Queenstown Lakes District Mayor Jim Boult said the changes were not an attempt to remove visitor accommodation from the district, but aimed at increasing the available housing stock for longer-term rentals. “We are regularly hearing that people feel uncomfortable with their suburbs housing more and more short-term guests. “They are effectively living next to a hotel and are concerned that their residential areas are turning into de facto commercial zones,” Mayor Boult said.       –Sean Nugent

Source – ODT

Auckland led house prices up in the current boom – but experts are divided on whether it will lead them down again.
Until 2015, Auckland prices shot ahead while the rest of the country advanced more slowly. But now Real Estate Institute figures show Auckland’s median price is up just 2.5 per cent, year-on-year, while the rest of the country has advanced 11.4 per cent. Auckland prices dropped 0.8 per cent between May and June. In July 2015, Auckland house prices were increasing at a rate of 27.1 per cent. But Institute chief executive Bindi Norwell said most other regions had double-digit growth. There were record median prices in Bay of Plenty, at $555,000, Manawatu/Wanganui, at $280,000 and Tasman, $581,000. She said it was normal for the regions to lag behind Auckland on the “growth curve”. Other areas took off later and may take longer to slow.

Sales volumes across the country have continued to decline – in Auckland they are down 33.2 per cent for the year to June and nationally they are down 24.7 per cent for the same period. “We know that it’s winter and the election is just two months away now which typically impacts the number of properties sold in the market. The number of properties sold across the country is the lowest we’ve seen in the month of June for three years now – particularly in the $500,000-and-under property price bracket,” Norwell said. “This slow-down in transactional activity, but stabilising price trend highlights the underlying dynamics between housing demand and housing supply, with population growth continuing to rise faster than building consents and dwelling supply.” She said loan-to-value restrictions, which limit the amount of lending banks can do to owner-occupiers with less than 20 per cent deposit, and investors under 40 per cent, had made a significant difference. “The major trading banks are being more cautious with their approach to lending particularly their view of how highly leveraged Kiwis are when it comes to properties.” But she said talk of falling prices could be premature. Even in Auckland, they only looked steady, she said.

“The data also shows an emerging trend of section sales in Auckland occurring more quickly than dwelling sales, highlighting that demand for sections is still rising in Auckland while demand for dwellings is easing.” Infometrics chief forecaster Gareth Kiernan said whether other regions followed Auckland’s slowdown would depend on several factors. He said a significant drop-off in population growth combined with an economic downturn could slow the housing market across the country. But Auckland was more susceptible to the impact of interest rate rises, because of the house prices there.  If interest rates rose higher or sooner than expected, prices in the rest of the country could hold up better than Auckland’s, he said. But on the flipside, Auckland still had a significant undersupply of housing, which limits the extent to which house prices can fall. Other regions do not have this supporting factor.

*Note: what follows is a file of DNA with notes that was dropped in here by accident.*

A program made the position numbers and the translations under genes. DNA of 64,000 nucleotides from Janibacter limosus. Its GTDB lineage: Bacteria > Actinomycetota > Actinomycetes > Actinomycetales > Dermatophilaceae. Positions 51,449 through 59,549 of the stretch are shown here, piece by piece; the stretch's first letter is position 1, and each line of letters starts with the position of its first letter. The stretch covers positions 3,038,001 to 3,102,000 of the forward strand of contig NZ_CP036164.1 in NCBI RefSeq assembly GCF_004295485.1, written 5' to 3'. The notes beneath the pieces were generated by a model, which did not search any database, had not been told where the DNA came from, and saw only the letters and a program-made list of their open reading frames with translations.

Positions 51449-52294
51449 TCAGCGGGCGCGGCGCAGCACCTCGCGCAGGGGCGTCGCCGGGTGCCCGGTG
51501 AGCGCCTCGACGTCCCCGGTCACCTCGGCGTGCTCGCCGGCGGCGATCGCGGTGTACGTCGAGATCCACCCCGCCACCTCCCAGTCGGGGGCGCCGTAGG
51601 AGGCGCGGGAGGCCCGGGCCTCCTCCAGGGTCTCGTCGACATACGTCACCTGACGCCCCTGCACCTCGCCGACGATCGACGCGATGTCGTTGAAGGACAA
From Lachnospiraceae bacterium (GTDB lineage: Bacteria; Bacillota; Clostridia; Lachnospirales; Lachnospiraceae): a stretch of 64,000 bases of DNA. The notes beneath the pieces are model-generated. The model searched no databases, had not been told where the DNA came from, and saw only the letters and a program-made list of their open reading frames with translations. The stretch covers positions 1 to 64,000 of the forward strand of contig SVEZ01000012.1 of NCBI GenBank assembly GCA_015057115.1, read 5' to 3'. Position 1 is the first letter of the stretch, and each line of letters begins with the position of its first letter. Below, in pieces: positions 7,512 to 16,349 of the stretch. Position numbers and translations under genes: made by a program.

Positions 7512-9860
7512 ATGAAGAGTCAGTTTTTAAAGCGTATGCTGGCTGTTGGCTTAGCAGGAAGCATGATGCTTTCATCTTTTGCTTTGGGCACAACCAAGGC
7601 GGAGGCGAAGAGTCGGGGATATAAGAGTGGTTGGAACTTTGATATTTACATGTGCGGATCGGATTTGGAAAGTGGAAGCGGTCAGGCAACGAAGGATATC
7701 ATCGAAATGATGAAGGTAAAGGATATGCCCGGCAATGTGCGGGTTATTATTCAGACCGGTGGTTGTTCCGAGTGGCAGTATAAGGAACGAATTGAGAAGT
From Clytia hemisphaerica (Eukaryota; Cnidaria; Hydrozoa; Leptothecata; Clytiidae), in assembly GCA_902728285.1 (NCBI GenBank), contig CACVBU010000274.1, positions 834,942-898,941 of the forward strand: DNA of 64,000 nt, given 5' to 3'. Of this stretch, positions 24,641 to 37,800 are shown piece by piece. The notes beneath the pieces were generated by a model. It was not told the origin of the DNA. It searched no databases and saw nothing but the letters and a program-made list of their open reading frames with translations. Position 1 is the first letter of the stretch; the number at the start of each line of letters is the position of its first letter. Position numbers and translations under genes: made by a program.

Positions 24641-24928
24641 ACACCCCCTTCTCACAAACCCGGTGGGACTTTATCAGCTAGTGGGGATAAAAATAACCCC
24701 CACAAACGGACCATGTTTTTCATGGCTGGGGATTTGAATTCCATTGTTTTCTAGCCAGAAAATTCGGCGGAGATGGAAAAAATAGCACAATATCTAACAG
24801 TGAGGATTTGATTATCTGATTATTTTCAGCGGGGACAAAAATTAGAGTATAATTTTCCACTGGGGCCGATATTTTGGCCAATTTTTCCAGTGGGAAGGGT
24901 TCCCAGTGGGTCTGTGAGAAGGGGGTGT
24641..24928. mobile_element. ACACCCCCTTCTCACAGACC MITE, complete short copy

Analyst Rodney Dickens said some parts of the country were still in catch-up mode and would be for some time. He said it was to be expected that the parts of the country that performed most strongly in one boom tended to underperform in the next boom. Dickens said, when prices next tool off, Auckland might have less room to increase because houses there would already be relatively expensive.

Meanwhile, Trade Me data shows that the average asking price of the typical New Zealand property dropped 1.2 per cent in June to $632,850 – and that drops seems to be more widespread. But Nigel Jeffries, head of Trade Me Property, said homeowners had no reason to panic. “The average asking price is still up 7.1 per cent on this time last year, but the rate of increase is down from 12 per cent at the start of the year. “It means the significant capital gains of recent years are slowing down but if you’re looking to buy it will be welcome news that the deposit you require isn’t surging at the insane rates we’ve been seeing.” In Auckland, the average asking price dipped for the second month in a row, down 0.9 per cent in June to $911,000, the same level as in November 2016. Even the regions, which have been very strong over the last year, slipped back in June. But Jeffries said that behind the national figures several regions continued to perform strongly. “The ‘halo’ regions are still powering on as the Auckland effect continues to ripple out, and Otago has emerged as a powerhouse with the average asking price jumping 50 per cent in the last five years.”

 Source – Stuff